qualities in social interactions *in general*.
I don't want us to end up with a couple of members appointed and elected
because they're otherwise somehow popular (usually because they have l33t
technical skills :) which are cool, but mainly irrelevant here), and then
at re-election time they feel a need to demonstrate their actions on the
soc-ctte, and then the problem of private interactions comes up. That's
The voters will generally simply observe whether these people continued
to act sensibly on the committee, and sensibly in general, and they will
appreciate this by continuing to affirm them in the committee.
Debian is a pretty cooperative bunch (I did manage to mention that
particular point, but wasn't able to explain all what I meant by that :)
and for any soc-ctte member it will not take much effort to convince people
not to randomly replace them.
(Yet, the people should continue to have even that option, to randomly
replace people, because eventually they might get tired from seeing all
the same faces on the committee all the time :) and that's perfectly all
right, actually, because I do hope that we have a long line of other
level-headed common-sensical people ready to serve.)
> > * The communication of soc-ctte members with people about their
> > behaviour which might eventually become a matter of committee
> > deliberation should be kept reasonably private, to prevent
> > unnecessary escalation
> However, we agreed that if an SC member communicates privately with
> someone on a matter covered by the SC's remit (eg, to give advice or
> praise or ask someone to stop doing something), then such messages may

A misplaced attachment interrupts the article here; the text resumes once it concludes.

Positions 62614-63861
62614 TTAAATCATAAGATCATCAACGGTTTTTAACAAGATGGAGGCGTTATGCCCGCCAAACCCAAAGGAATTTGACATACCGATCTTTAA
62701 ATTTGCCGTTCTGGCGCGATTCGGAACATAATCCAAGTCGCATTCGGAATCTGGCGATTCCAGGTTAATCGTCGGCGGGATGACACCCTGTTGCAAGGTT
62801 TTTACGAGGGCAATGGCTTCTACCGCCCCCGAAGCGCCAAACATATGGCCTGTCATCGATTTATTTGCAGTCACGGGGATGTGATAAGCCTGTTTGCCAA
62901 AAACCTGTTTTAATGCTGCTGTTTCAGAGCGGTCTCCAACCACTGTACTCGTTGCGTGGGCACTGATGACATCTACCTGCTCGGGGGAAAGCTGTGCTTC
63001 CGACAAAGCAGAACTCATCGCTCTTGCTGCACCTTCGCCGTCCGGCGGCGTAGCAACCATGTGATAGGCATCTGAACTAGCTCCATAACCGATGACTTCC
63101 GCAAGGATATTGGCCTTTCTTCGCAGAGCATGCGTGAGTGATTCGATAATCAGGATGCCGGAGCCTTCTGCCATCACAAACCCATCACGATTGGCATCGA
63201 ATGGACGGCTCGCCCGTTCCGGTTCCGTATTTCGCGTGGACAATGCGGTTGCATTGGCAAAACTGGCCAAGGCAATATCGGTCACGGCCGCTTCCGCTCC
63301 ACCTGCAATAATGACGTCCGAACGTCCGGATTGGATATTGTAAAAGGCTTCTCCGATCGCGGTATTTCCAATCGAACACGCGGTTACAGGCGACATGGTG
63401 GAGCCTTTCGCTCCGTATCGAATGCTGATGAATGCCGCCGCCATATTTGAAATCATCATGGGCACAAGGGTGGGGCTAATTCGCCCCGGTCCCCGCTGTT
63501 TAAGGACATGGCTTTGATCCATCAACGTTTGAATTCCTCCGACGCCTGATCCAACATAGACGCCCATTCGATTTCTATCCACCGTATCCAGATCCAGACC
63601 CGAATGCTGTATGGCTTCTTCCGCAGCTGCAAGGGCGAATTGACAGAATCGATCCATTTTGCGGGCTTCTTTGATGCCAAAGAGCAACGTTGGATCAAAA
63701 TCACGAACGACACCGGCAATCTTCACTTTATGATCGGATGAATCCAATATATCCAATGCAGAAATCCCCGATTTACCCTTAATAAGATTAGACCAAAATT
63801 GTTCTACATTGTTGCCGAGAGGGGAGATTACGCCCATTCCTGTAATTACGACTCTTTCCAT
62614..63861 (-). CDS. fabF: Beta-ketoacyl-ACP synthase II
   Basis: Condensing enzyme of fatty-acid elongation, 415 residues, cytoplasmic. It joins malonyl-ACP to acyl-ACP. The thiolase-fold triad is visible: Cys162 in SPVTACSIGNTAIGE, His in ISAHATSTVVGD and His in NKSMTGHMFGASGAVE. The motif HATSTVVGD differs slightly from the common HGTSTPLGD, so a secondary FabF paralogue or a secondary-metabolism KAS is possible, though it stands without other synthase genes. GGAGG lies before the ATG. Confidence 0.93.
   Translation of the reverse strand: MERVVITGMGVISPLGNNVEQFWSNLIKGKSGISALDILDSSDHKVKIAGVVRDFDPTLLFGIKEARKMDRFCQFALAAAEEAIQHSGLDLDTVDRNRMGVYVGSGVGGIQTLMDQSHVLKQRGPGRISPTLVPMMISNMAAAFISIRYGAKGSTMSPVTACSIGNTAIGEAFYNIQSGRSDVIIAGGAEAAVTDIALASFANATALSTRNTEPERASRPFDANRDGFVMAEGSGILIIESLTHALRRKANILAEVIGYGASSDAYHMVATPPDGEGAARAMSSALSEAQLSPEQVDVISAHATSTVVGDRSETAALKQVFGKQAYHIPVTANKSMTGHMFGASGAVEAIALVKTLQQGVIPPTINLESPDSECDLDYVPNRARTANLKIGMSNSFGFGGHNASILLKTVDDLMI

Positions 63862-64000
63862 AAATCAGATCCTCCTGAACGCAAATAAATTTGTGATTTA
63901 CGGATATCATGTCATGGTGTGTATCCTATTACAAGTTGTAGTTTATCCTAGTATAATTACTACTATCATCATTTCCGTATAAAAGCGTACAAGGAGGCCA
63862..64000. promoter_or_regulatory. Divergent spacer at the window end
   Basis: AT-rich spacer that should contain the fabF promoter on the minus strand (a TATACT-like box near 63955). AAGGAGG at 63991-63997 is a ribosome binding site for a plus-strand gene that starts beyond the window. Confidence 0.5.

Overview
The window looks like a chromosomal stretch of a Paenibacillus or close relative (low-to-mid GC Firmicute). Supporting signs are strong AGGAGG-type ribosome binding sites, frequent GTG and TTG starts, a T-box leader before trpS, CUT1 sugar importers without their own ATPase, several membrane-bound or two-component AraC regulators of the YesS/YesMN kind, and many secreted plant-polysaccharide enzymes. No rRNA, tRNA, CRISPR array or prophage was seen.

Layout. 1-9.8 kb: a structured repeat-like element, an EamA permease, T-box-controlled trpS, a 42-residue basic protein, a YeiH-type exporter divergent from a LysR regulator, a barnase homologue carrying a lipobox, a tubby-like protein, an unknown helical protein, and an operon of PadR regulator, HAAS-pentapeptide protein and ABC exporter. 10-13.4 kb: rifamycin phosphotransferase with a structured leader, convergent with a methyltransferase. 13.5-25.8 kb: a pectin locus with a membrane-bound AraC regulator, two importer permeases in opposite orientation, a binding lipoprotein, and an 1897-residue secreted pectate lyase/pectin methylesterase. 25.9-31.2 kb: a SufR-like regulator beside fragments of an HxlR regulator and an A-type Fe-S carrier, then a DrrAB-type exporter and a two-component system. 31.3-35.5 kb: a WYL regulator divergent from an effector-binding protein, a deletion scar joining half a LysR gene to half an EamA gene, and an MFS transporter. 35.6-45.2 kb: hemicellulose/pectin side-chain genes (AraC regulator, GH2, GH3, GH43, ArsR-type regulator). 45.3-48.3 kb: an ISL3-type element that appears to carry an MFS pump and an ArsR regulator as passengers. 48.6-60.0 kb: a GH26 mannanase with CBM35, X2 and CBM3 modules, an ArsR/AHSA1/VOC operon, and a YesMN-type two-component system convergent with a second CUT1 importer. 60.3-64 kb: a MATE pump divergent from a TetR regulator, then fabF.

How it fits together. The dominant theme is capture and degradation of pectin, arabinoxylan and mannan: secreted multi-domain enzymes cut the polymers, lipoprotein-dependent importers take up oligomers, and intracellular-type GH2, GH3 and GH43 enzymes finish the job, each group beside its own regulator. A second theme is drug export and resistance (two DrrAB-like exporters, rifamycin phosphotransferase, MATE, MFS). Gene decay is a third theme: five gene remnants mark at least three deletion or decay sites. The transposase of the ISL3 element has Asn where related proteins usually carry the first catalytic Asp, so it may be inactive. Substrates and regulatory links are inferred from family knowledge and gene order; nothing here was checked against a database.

> be published without the consent of the SC member. This allows an
> out-of-control SC member to be challenged more effectively.
Right, sorry, I forgot to say that, that just made sense in general and
I forgot to explicitly include it :)
> I think the right approach would seem to be for people to come forward to
> the DPL, who would filter the candidate list and the put it to a vote.
That might be wise from an organizational standpoint, thought I'm not
There should be at least one modification - DPL's final candidate list
should be posted on a mailing list a couple of weeks before voting,
and those people should reply, giving a bit of an explanation on their
candidacy. That would give the process a bit more transparency.
> > * The consensus on later changes to the committee was that it should not
> > be done often in general,
> I think in the end we agreed on:
> - approval voting for the whole committee each year
> - members thrown out in this way are replaced by straight appointment
> by the DPL
> - the DPL's replacements will not be voted on that year
> Presumably retiring members can be replaced by the DPL in the same
Hm. That seems practical, but I don't quite like it because it's introducing
a time window of indirect democracy without barriers. Imagine for example
that much of soc-ctte members retire, whether because they go AWOL, whether
because of some conflict perhaps - then the DPL replaces the majority of the
soc-ctte, and for many months they make decisions without further legitimacy.
That's unlikely to be a horrible prospect in our environment, but it might be
sufficently detrimental to the liberal minds of the people, to alienate them.